Due to limited duration of follow up in clinical trials of cancer treatments, estimates of lifetime survival benefits are typically derived using statistical extrapolation methods. To justify the method used, a range of approaches have been proposed including statistical goodness-of-fit tests and comparing estimates against a previous data cut (i.e. interim data collected). In this study, we extend these approaches by presenting a range of extrapolations fitted to four pre-planned data cuts from the JAVELIN Merkel 200 (JM200) trial. By comparing different estimates of survival and goodness-of-fit as JM200 data mature, we undertook an iterative process of fitting and re-fitting survival models to retrospectively identify early indications of likely long-term survival.
Standard and spline-based parametric models were fitted to overall survival data from each JM200 data cut. Goodness-of-fit was determined using an assessment of the estimated hazard function, information theory-based methods and objective comparisons of estimation accuracy. Best-fitting extrapolations were compared to establish which one provided the most accurate estimation, and how statistical goodness-of-fit differed.
Spline-based models provided the closest fit to the final JM200 data cut, though all extrapolation methods based on the earliest data cut underestimated the ‘true’ long-term survival (difference in restricted mean survival time [RMST] at 36 months: − 1.1 to − 0.5 months). Goodness-of-fit scores illustrated that an increasingly flexible model was favored as data matured. Given an early data cut, a more flexible model better aligned with clinical expectations could be reasonably justified using a range of metrics, including RMST and goodness-of-fit scores (which were typically within a 2-point range of the statistically ‘best-fitting’ model).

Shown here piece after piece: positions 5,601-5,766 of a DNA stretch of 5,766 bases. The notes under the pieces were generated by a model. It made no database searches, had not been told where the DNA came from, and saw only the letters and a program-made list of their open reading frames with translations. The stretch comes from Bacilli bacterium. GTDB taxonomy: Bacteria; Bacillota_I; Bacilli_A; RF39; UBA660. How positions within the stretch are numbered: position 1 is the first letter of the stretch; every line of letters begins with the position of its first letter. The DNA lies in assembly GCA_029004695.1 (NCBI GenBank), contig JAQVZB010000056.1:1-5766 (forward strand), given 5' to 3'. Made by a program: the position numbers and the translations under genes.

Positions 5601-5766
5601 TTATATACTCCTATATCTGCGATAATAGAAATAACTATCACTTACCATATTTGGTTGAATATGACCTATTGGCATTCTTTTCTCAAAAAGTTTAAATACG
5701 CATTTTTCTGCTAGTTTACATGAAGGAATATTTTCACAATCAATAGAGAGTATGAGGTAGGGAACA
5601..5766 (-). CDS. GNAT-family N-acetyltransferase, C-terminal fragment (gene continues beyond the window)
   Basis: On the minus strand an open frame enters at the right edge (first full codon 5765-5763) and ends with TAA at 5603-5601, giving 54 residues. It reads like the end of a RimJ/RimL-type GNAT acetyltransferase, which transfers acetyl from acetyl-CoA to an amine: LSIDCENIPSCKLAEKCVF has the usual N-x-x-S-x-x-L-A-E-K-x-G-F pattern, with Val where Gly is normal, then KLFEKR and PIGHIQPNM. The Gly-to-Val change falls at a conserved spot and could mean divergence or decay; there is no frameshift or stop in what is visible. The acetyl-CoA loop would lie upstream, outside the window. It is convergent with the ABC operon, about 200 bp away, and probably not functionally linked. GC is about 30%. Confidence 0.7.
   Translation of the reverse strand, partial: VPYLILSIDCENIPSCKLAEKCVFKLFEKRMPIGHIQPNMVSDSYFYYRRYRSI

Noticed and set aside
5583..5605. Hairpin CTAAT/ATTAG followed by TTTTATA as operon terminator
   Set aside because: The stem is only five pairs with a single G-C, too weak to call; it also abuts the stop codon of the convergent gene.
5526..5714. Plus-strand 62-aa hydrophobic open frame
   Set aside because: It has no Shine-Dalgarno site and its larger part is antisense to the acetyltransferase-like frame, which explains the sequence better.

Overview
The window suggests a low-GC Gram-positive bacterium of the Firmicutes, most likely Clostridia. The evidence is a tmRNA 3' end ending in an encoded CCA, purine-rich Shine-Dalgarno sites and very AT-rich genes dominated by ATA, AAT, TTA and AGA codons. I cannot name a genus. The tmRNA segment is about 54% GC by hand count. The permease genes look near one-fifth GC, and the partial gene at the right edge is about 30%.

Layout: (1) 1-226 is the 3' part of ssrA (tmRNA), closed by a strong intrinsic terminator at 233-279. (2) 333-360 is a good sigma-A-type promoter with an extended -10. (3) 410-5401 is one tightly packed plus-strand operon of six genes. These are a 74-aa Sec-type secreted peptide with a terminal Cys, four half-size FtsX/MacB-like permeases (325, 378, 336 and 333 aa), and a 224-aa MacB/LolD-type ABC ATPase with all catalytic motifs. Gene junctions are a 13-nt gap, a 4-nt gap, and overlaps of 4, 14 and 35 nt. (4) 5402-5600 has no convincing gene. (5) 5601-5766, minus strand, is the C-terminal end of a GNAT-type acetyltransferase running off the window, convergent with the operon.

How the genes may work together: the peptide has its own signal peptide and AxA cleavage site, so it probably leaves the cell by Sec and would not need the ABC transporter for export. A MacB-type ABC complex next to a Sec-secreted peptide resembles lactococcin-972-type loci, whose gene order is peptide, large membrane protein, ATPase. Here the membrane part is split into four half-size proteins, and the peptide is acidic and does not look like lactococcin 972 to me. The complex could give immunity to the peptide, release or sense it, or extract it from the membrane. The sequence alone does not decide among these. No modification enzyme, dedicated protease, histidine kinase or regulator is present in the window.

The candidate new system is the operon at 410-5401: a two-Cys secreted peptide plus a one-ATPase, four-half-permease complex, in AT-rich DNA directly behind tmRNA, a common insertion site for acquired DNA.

Survival estimates from the spline-based models are more aligned with clinical expectation and provided a better fit to the JM200 data, despite not exhibiting the definitively ‘best’ statistical goodness-of-fit. Longer-term data are required to further validate extrapolations, though this study illustrates the importance of clinical plausibility when selecting the most appropriate model. In addition, hazard-based plots and goodness-of-fit tests from multiple data cuts present useful approaches to identify when a more flexible model may be advantageous.